One nation, under ranch
The evolution of the simultaneously reviled and revered American condiment

One nation, under ranch
Donna Hewett - 05/23/2019

Last February, a 19-year-old Iowan interrupted presidential hopeful Kirsten Gillibrand as she addressed a crowd at the Airliner restaurant in Iowa City. The student, on a mission, suddenly found herself blinded by blinking cameras. She paused, being polite, and apologized. “Sorry ma’am; I’m just trying to get some ranch.”

And just like that, a heroine was born. Dubbed Ranch Girl, Hanna Kinney accidentally introduced the world to the 2020 Ranch movement.

Since it was invented on a California dude ranch in 1954, the creamy cool condiment is something ranch dressing eaters can’t seem to live life without.

“I don’t just use ranch,” slobbered one young fanatic, “I abuse it!” On pizza crusts? Oh, yeah, bra. Chicken wings. Fries. Grilled cheese. Spaghetti. Salad? Make it soup.

Ranch dressing’s always been thought of as excessive and trashy, only now it’s also Zesty and Blasted. Some consider it the pinnacle of American culinary achievement; the most brilliant recipe ever created, after Coca-Cola, of course, and ketchup. Ranch is bae (beyond anything else).

We all secretly love it, right? The movement now is to ‘fess up. Admit your never-ending commitment to a confabulation that some from an earlier generation consider ... smelly.

“F*** ranch shame” is a new phrase found on the internet. It’s a cute reflection on how loyalty for a “dip” is so universal that some seem to consider it the fourth food group (it’s not). The plebeian taste has invaded the upper classes. So go ahead, reader, share in the new, ironic appreciation for the anti-intellectual condiment turned earnest.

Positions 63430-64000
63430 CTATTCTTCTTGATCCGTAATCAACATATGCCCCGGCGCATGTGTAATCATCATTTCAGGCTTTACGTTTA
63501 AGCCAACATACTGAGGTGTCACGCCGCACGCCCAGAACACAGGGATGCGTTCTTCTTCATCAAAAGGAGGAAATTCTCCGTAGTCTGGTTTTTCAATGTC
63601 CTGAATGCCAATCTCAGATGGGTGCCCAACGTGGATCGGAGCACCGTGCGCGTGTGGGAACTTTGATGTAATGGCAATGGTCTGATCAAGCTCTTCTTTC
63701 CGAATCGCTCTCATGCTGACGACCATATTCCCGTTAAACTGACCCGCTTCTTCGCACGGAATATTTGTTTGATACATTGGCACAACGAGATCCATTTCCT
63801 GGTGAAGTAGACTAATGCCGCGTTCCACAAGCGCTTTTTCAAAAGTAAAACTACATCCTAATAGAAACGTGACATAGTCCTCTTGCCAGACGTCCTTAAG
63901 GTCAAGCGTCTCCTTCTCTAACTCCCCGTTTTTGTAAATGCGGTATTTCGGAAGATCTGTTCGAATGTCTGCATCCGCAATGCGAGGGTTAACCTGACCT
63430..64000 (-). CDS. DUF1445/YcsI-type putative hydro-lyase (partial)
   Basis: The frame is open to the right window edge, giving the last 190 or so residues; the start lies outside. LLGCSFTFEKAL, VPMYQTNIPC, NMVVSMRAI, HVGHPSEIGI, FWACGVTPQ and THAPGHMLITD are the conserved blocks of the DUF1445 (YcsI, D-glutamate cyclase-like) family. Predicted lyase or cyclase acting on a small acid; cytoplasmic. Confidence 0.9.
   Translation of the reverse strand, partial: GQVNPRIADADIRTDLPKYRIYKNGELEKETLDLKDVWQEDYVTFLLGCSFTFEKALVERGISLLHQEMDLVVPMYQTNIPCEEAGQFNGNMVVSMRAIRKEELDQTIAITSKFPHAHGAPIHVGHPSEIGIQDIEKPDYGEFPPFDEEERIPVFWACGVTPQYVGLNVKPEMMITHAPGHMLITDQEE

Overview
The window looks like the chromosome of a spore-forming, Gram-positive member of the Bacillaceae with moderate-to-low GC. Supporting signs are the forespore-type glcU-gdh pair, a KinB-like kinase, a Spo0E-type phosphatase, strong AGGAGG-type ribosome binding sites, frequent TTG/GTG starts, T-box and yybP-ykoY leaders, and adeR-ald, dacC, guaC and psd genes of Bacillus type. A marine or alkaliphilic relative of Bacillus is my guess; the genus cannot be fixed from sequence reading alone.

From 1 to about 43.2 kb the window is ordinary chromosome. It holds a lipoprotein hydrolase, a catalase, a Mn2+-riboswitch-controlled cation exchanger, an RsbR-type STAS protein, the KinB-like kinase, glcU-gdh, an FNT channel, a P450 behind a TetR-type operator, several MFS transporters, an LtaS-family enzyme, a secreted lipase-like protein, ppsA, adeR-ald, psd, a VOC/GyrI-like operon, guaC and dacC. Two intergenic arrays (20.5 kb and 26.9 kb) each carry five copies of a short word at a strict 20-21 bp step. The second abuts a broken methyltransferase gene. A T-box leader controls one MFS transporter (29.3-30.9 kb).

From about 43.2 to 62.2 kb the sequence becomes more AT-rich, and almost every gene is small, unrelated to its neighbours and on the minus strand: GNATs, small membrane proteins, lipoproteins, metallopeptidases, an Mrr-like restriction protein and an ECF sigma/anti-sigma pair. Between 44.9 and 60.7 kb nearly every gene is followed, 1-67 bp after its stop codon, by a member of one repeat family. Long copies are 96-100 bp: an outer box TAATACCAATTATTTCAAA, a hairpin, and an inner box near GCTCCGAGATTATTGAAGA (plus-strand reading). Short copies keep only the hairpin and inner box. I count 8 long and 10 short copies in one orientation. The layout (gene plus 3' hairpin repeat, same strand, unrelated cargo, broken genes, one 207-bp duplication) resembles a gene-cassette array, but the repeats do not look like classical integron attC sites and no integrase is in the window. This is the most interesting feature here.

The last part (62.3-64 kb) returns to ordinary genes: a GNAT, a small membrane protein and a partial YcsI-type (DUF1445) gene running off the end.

For this, we can thank Generation Z – or is it the Woke Generation – born on and upward of 1997. Whatever you call them, they’re a nostalgic group, obsessed, it seems, with “Getting back to the ranch.”

But, love it or loath it (there’s no in-between), ranch dressing has inspired a fandom over the years beyond imagination. To mention a few: ranch-flavored toothpicks and dental floss, taco shells, sunflower seeds and popcorn. There are even ranch-scented candles. HV Ranch logos are a fashionable request at tattoo parlors. The Food Network added a new “Ranch Expert” to its line-up of chefs.

A four-tiered Hidden Valley Ranch fountain doesn’t sound that crazy for, say, your cousin’s buddy’s upcoming shotgun wedding. Or how about a cold keg of HV, now available on special order? Hidden Valley sells nearly 50 varieties of the overpowering gunk to more than one third of the public. How many outdated bottles do you have stashed on the side of your fridge?

It all started with Steve (aka Ken) Henson, a plumber who grew up in the Depression in the small town of Thayer, Neb. Working in the Anchorage bush as a construction worker, he also played occasional cook for the crew. His challenge: Calm and charm the hungry men pissed and annoyed when presented with salad for dinner. That’s when inspiration hit, and an early version of his ubiquitous dressing was born (around 1950). The guys in Alaska couldn’t eat enough of it. Buttermilk, sour cream and dried herbs whipped creamy was a taste soon to become as iconic as, well, the iceberg lettuce it dressed.